Economic case for South Australia’s Nuclear Waste Importing Plan is based on wild assumptions

Royal Commission bubble burst

Blandy conveyed his objections to the royal commission — which substantially ignored them. Instead, the commission continued putting its trust in Jacobs MCM, which it had engaged to perform its financial modelling.

Jacobs, The Australia Institute notes, “consult extensively to the nuclear industry and have an interest in its expansion and continuation”

Nuclear waste dump case unravels, World News Report, 13 July 16 , Green Left By Renfrey Clarke  “…….That the environmental and health risks posed by the international waste scheme are alarming and the economics could well be prohibitive are being ignored by the scheme’s supporters.

In its February “tentative findings” and in its May 9 final report, the state government’s royal commission set the hucksters drooling with its view that a high-level waste dump “could generate more than $100 billion income in excess of expenditure over the 120-year life of the project”.

Even this sum was too modest for the Murdoch-owned Adelaide Advertiser as it sought to herd public opinion behind the government’s plans. Working only from revenues and ignoring costs, the newspaper declared on February 17 that “a gigantic $445 billion would be pumped into the state’s finances over at least 70 years”.

The truth is that the economic case for the project rests on such wild assumptions that any competent entrepreneur would view it as a business plan from hell.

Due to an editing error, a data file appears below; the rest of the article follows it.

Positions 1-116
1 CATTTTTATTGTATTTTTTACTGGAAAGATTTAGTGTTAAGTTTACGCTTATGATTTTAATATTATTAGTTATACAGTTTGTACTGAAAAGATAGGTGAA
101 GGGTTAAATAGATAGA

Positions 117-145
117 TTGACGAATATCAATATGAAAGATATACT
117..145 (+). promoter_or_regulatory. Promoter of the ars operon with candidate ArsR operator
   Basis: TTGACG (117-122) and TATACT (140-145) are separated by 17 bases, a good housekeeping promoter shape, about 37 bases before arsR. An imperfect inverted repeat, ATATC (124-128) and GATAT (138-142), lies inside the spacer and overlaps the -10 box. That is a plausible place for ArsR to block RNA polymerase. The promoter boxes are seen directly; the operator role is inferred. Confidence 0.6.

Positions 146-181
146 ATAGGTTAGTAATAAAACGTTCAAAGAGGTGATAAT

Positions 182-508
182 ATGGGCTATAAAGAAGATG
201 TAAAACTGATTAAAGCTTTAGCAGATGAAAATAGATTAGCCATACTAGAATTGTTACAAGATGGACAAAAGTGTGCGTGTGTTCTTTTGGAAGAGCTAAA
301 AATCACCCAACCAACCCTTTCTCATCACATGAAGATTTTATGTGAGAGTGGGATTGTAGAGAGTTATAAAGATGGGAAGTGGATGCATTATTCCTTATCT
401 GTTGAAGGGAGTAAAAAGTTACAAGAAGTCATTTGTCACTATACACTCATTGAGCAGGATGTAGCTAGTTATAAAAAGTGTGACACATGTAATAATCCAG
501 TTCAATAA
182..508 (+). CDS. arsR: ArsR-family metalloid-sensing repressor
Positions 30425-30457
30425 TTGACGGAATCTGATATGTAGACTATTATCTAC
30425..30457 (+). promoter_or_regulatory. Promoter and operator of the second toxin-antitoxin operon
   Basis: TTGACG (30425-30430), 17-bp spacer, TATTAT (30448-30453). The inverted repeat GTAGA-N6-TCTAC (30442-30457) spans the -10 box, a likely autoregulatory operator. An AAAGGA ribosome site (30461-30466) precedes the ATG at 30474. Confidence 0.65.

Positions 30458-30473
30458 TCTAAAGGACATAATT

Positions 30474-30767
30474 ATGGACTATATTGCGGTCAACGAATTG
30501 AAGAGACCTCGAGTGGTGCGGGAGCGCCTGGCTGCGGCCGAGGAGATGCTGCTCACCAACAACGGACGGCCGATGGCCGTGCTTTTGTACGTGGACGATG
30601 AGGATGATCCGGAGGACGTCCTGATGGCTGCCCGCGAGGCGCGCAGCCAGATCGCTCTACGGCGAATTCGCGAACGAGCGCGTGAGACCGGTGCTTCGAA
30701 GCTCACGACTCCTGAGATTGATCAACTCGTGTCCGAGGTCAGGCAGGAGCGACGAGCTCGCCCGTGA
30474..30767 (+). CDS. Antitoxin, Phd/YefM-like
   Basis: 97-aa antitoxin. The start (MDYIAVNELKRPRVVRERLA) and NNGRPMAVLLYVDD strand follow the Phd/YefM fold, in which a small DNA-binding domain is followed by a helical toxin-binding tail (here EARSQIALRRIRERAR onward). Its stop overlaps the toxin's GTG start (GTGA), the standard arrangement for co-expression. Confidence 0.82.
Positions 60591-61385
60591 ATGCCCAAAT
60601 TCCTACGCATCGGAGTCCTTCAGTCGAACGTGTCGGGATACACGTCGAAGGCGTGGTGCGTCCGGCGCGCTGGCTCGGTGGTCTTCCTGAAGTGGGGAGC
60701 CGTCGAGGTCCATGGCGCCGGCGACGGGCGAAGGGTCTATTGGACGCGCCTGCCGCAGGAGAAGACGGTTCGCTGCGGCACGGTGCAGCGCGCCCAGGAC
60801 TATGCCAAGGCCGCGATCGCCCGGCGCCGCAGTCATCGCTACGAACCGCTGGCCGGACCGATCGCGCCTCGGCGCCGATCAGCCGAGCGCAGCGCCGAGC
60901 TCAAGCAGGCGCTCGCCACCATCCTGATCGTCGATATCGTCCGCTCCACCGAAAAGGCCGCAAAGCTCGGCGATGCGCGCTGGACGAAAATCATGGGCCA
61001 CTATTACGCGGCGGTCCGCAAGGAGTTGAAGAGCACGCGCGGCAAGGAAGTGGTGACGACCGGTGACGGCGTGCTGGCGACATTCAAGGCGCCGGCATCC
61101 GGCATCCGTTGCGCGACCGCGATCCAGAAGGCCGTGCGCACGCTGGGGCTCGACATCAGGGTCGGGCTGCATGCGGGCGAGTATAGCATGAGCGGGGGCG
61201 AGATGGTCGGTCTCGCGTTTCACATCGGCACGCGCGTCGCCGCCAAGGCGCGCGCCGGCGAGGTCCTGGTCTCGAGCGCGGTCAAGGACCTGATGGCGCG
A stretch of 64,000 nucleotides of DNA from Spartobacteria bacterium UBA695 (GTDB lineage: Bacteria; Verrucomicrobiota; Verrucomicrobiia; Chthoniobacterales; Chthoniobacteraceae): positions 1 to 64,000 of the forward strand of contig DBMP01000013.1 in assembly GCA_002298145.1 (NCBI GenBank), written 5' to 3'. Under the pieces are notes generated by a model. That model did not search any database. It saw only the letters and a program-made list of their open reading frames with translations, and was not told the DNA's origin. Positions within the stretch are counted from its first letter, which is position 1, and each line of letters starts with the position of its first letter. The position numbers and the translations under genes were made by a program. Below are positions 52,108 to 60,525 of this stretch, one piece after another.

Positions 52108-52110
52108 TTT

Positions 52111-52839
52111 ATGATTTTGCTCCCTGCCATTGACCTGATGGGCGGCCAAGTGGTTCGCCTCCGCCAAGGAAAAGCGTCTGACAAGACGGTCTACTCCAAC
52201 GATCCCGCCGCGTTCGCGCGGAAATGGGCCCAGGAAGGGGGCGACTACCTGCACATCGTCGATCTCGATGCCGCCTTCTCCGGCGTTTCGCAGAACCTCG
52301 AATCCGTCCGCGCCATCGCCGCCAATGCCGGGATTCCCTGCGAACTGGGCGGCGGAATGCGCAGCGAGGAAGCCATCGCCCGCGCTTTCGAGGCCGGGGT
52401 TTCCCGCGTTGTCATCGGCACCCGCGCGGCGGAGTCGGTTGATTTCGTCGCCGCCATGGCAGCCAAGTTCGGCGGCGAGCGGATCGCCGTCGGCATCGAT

Hopes of a monster pay-out were savaged during March when The Australia Institute published a detailed analysis of the waste dump scheme.

Retired professor of economics Richard Blandy, the economic commentator for the Independent Dailyexploded the royal commission’s guesswork still more definitively on June 7.

The figure for net income of $100 billion, Blandy explained, was based on a completely fanciful estimate of the price that South Australia could expect to obtain for storing spent reactor fuel.

To obtain this estimate, of $1.75 million per tonne of heavy metal, the commission had assumed that the South Australian authorities of the future would have perfect knowledge of the maximum price that potential customers were willing to pay and that the state would face no competitors in the waste storage market-place.

The reality, as Blandy pointed out, is that India and China — to name just two countries — have extensive nuclear power industries and are highly likely to create their own waste repositories.

For these countries to add extra capacity to accommodate international customers would be relatively cheap — and much cheaper than could be managed by an Australian dump relying exclusively on imported waste.

The “$100 billion” figure also reflected an estimate that 37 countries that now have nuclear power industries — or that might someday set them up — would contract with South Australia to store 50% of their reactor waste.

But what if this estimate was grossly inflated?

If South Australia’s dump attracted only a quarter of the wastes targeted, Blandy calculated, and if the price received equalled the costs of building storage capacity in Sweden or Finland (costs, we must assume, that would be high compared to those in India or China) then the South Australian dump would lose money.

Blandy conveyed his objections to the royal commission — which substantially ignored them. Instead, the commission continued putting its trust in Jacobs MCM, which it had engaged to perform its financial modelling.

Jacobs, The Australia Institute notes, “consult extensively to the nuclear industry and have an interest in its expansion and continuation”…… plans.https://world.einnews.com/article/334731841/OM4SBscz5Dp42697

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